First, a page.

trajectory given in Table 6.

A. SET-POINT REGULATION RESULTS

The results of the set-point regulation experiments for both

controllers are seen in Figure 10. In Figure 10c we see that the

errors decrease from the initial value and tend to a zero-mean

behaviour in the case of the LARS controller. There appears

to be a disturbance at around t = 53s, which is duly rejected.

In the case of the RGTC control, after the Qball lifts off, the

step position command is applied at around t = 35s. The

errors decrease, however, e

y

and e

z

do not have a zero mean

steady state behaviour, as seen in Figure 10d. The x-direction

position error, e

x

, appears to have a zero mean behaviour. The

orientation error for the LARS controller follows a similar

behaviour (Figure 10a): the orientation errors decrease to a

mean value close to zero, even after the disturbance. The

orientation errors for the RGTC controller are not close to

zero, as seen in Figure 10b, except the e

13

error. This is

logical, since in the dynamics (5) the dynamics in x and y are

directly affected by the r

13

and r

23

components of the rotation

matrix R, and hence errors in those values will result in errors

in x and y even with ideal thrust generation.

35 40 45 50 55 60 65 70

1.5

1

0.5

0

0.5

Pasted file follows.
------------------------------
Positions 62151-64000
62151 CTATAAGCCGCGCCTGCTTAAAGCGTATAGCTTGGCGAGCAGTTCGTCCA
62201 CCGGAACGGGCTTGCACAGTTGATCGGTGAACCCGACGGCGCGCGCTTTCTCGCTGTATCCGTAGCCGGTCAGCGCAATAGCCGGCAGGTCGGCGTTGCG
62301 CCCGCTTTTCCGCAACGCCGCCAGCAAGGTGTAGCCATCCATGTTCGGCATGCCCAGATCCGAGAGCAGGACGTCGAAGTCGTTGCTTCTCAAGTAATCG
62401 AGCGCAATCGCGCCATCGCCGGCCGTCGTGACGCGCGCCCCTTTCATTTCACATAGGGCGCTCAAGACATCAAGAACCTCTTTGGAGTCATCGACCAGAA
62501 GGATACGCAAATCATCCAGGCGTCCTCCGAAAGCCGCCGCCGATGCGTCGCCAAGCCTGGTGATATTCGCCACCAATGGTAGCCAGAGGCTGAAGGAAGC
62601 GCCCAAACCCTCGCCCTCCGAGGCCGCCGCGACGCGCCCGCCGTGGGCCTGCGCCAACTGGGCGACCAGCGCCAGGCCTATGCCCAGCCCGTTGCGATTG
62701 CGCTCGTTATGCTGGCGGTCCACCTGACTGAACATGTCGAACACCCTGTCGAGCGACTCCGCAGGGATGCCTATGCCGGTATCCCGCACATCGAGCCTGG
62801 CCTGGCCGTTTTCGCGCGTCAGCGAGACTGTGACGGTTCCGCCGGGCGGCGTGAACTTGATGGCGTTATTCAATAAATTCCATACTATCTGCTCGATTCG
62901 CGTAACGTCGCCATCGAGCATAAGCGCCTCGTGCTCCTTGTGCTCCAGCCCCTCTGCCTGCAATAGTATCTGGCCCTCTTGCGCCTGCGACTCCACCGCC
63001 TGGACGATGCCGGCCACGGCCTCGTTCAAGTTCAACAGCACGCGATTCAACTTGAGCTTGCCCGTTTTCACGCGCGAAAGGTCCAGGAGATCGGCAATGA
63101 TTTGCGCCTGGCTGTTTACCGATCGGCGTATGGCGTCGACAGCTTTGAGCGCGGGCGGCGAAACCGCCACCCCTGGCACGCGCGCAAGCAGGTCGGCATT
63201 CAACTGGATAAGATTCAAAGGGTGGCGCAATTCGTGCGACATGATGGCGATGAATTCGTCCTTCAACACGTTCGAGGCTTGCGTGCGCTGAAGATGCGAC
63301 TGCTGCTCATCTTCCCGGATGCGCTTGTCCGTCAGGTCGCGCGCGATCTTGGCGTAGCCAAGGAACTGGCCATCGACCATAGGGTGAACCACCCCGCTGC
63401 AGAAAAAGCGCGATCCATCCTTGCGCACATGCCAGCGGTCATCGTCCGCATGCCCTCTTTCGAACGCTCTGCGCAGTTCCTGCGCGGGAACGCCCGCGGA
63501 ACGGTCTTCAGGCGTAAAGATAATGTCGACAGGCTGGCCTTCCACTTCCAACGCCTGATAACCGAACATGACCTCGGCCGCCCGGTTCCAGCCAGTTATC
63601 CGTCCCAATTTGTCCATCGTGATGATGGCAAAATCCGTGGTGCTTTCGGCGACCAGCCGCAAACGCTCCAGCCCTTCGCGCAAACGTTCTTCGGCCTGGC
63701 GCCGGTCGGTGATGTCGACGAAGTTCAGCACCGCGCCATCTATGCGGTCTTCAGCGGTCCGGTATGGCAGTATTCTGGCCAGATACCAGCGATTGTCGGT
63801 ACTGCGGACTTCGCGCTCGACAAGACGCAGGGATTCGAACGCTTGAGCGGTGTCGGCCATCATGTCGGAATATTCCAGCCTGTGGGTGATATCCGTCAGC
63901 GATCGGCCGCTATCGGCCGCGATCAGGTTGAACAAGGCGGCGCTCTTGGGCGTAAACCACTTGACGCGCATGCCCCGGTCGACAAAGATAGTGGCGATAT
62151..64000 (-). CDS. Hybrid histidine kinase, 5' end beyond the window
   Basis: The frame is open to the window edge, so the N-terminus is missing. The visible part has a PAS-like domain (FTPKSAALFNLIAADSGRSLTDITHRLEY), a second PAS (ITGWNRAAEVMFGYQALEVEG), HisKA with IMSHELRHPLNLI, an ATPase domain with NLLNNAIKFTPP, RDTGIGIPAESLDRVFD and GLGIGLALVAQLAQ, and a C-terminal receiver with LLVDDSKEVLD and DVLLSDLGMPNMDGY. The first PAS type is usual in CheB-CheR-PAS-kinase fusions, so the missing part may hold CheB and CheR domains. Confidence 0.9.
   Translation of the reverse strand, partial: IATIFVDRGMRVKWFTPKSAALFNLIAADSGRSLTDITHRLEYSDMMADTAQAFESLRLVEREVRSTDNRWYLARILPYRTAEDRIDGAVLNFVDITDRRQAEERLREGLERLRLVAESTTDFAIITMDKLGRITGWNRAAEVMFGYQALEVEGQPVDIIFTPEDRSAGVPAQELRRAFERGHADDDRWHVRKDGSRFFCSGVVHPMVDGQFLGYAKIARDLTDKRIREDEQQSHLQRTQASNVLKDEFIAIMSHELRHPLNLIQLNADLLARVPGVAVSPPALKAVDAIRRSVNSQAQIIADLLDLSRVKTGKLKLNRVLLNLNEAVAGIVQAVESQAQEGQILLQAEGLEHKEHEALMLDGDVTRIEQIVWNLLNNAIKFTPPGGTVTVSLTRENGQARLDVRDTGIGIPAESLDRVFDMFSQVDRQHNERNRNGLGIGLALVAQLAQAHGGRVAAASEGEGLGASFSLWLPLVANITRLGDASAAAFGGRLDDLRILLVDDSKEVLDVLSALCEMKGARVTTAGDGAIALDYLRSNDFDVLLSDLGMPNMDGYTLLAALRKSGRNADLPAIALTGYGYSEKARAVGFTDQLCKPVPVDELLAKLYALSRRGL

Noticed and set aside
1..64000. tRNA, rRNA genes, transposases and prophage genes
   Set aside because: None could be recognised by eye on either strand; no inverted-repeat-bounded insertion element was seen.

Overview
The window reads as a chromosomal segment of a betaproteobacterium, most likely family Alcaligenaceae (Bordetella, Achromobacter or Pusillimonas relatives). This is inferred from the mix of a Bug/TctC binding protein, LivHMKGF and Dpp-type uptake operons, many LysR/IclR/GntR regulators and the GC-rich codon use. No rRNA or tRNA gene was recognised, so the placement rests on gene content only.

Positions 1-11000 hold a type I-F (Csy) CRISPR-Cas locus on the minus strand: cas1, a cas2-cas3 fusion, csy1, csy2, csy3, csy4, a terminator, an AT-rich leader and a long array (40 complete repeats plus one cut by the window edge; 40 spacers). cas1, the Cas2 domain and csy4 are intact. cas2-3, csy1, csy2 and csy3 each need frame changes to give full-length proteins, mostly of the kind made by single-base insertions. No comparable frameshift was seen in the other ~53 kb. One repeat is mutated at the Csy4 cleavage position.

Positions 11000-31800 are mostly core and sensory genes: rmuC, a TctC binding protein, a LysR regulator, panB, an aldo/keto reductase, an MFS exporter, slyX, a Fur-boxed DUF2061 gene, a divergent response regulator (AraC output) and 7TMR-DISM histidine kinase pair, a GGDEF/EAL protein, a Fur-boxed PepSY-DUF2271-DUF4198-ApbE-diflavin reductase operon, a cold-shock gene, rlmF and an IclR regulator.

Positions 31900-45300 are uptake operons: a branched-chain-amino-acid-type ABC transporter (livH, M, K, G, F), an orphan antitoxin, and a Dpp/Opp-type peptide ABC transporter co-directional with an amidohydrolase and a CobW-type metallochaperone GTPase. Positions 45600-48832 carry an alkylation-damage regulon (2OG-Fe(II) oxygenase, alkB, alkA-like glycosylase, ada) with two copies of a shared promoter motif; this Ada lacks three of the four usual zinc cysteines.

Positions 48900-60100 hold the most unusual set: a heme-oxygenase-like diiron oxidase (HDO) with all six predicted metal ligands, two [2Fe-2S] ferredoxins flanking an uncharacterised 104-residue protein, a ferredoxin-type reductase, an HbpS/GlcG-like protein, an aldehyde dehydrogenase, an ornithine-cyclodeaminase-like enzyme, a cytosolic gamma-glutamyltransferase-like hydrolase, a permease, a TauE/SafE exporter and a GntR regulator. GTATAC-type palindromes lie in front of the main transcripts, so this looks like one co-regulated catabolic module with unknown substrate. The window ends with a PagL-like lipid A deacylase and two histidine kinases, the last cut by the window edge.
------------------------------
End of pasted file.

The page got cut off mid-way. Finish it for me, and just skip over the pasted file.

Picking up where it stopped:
1

1.5

t [sec]

[

r

a

d

]

e

13

e

23

e

25 30 35 40 45 50 55 60 65 70

0.4

0.3

0.2

0.1

0

0.1

0.2

0.3

0.4

t [sec]

[

r

a

d

]

e

13

e

23

e

35 40 45 50 55 60 65 70

0.2

0.1

0

0.1

0.2

0.3

0.4

0.5

t [sec]

[

m

]

e

x

e

y

e

z

(c) Position errors (LARS)

25 30 35 40 45 50 55 60 65 70

1.5

1

0.5

0

0.5

1

t [sec]

[

m

]

e

x

e

y

e

z

(d) Position errors (RGTC)

FIGURE 10. Set-point regulation experiment. The LARS controller results

in orientation errors with a small mean value than those due to the RGTC

as seen in (a) and (b). A similar trend is seen in the position errors as

seen in (c) and (d).

B. TRAJECTORY TRACKING RESULTS

The Qball quadrotor is desired to track the trajectory in

Table 6. Figure 12 gives the result of the experiment for

both controllers. In gure 11c the quadrotor is commanded

to hover at the inital position (0.4, 0, 0.5) at t = 31s.

VOLUME 1, 2013 89

A. C. SATICI et al.: Robust Optimal Control of Quadrotor UAVs

30 40 50 60 70 80 90 100 110 120

4

3

2

1

0

1

2

3

4

t [sec]

[

r

a

d

]

e

13

e

23

e